Jumping off Sea Saba’s 12m dive-boat, which offered plenty of space for dive-gear, cameras and divers, we headed down into open blue, seeing only the thin mooring line. It was near 25m before the top of the Needle came into view, and at first glance it seemed to be moving.
A massive school of creole wrasse was swimming speedily back and forth across the small rock formation.
Getting closer, it was clear that there was no shortage of life. There were huge orange sponges, plenty of coral, and barrel sponges as big as divers that covered every inch of the rock.
Fish of all sizes, from tiny juvenile spotted drums and lettuce-leaf sea-slugs to huge parrotfish, made the small pinnacle seem like a busy mega-city, bustling with life.
Unfortunately, even with nitrox our deep dive seemed short before we had to start making our way back to the surface.
Usually diving is all I care about in my travel plans. If the diving requires sleeping in a tent, I’ve done that; not to mention bunk-beds on liveaboards so small that you can’t turn over without hitting various body-parts.
It’s all worth it to glimpse the magic of the underwater parts of our Earth.
That said, as I returned to Queen’s Gardens Resort after diving I found myself watching the sunset from the resort’s steep perch overlooking the island and ocean below while sipping a lavender gin and tonic. I won’t complain when I don’t have to rough it.
The island of Saba is so much more than just diving. This hidden Caribbean gem has topside activities almost as exciting as the diving. Well-maintained hiking trails criss-cross the island both horizontally and vertically. Lush green forests filled with flowers, birds, butterflies and adorable geckos could keep anyone entertained for days.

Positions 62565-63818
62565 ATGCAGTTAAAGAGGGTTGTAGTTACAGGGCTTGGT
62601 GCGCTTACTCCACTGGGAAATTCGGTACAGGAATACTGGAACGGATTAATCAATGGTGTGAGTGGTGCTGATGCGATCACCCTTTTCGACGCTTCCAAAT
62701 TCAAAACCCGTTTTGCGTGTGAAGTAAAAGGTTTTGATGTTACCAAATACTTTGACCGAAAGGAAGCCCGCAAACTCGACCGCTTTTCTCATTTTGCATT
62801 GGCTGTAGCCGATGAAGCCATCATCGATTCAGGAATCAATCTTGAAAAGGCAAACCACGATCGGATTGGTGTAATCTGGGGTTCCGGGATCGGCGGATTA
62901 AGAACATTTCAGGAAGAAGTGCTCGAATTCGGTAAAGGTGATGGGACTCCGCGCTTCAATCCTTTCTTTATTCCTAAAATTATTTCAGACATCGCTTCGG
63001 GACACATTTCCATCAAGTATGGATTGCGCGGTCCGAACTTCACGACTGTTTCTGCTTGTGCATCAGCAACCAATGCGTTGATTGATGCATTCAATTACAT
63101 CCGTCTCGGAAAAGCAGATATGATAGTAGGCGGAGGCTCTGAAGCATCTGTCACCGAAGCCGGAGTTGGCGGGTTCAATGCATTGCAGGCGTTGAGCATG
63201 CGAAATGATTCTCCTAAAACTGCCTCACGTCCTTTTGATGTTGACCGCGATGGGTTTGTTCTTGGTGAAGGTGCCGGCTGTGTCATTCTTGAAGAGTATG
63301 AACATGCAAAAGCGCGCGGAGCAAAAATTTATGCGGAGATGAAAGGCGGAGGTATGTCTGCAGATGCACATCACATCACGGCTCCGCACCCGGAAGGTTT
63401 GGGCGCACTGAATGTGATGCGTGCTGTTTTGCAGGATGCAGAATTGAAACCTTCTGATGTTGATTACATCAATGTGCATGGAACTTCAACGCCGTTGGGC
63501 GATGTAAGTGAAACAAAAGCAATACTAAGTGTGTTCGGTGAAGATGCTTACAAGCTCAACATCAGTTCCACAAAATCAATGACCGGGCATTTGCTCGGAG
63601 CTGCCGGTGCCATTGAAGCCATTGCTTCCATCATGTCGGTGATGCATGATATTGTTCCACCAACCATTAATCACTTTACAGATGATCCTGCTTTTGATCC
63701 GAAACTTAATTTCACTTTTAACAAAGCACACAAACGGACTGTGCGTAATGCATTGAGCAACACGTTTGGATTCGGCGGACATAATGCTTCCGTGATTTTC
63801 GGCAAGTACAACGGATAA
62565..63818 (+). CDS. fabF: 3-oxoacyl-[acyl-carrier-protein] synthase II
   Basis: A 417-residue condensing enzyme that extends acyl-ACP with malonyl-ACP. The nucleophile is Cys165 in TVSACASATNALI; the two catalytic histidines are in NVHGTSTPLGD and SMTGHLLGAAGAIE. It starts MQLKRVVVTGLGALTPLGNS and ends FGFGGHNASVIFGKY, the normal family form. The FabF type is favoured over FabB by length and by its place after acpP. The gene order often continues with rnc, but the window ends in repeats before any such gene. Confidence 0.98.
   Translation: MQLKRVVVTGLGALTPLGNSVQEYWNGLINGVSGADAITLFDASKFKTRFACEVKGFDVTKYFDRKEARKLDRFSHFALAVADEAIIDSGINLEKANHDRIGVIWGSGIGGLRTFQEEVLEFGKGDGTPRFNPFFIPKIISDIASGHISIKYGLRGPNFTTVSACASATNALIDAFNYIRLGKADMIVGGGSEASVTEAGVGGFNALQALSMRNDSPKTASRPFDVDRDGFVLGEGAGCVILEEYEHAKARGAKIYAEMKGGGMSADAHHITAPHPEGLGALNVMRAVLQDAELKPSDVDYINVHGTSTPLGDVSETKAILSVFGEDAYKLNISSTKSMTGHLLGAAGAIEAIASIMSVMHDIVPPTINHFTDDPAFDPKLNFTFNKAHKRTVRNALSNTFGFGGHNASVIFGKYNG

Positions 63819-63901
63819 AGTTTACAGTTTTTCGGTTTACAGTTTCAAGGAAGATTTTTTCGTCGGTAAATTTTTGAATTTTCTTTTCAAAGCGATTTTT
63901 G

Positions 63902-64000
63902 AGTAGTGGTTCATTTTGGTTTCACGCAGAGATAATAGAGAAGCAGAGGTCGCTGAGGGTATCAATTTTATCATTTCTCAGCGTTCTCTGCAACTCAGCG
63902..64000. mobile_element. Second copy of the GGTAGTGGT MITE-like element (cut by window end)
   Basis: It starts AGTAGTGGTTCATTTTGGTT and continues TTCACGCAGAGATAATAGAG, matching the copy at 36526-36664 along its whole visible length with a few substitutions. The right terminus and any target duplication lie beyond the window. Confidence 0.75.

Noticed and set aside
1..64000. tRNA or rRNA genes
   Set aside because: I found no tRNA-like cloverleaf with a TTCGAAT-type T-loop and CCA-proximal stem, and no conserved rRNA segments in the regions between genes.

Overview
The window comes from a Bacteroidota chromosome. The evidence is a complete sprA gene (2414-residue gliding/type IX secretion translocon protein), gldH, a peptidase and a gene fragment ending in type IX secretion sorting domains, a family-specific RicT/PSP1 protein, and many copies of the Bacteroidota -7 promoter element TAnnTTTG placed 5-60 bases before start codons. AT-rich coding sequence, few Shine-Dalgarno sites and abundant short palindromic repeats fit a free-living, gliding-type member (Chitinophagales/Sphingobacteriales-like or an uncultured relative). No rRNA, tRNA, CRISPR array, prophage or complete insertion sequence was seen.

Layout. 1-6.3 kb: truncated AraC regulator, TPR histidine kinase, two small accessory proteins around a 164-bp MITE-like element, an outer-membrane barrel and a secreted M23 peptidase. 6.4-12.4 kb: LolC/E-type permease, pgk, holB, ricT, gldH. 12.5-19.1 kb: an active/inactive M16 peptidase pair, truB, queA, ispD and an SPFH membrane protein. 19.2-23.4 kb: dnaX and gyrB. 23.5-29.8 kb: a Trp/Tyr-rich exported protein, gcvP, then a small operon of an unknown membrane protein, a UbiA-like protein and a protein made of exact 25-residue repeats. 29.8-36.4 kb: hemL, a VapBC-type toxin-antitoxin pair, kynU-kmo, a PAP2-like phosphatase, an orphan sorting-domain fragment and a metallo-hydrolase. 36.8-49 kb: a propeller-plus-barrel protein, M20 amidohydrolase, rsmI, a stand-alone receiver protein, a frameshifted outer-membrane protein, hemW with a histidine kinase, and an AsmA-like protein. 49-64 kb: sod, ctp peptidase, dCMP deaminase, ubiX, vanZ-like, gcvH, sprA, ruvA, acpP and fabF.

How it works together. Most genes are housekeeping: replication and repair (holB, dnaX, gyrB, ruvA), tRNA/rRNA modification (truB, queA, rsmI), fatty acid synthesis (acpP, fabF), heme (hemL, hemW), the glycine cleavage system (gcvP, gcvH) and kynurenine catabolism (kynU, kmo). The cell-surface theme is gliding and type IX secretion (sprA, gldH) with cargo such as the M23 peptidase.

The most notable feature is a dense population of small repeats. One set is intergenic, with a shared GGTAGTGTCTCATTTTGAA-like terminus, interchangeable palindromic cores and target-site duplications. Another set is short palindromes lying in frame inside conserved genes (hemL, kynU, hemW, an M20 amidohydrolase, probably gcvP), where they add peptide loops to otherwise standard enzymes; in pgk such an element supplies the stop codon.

For those seeking more of a culinary break, Saba offers only a few restaurant options but the quality is high. In the town of Windward Side, several establishments are within walking distance of hotels and housing rentals.
My mouth waters at the memory of Brigadoon’s chocolate mousse and the pasta at Tropic’s Café. But my dive-buddies and I were staying at Queen’s Gardens on the other side of the island, which has its own onsite restaurant.
Post-dive gin-sipping at an open-air bar famous for its creative gin drinks (more than 50 types of gin are available) we spent the evenings indulging in nightly changing dinner menus creatively combining both Caribbean and European flavours with the use of fresh, sustainable products.
Stomachs full and sleepy from diving we returned to our suites with ocean and mountain views from open windows that brought in a fresh sea breeze.
Time spent on land was almost as good as that spent under water.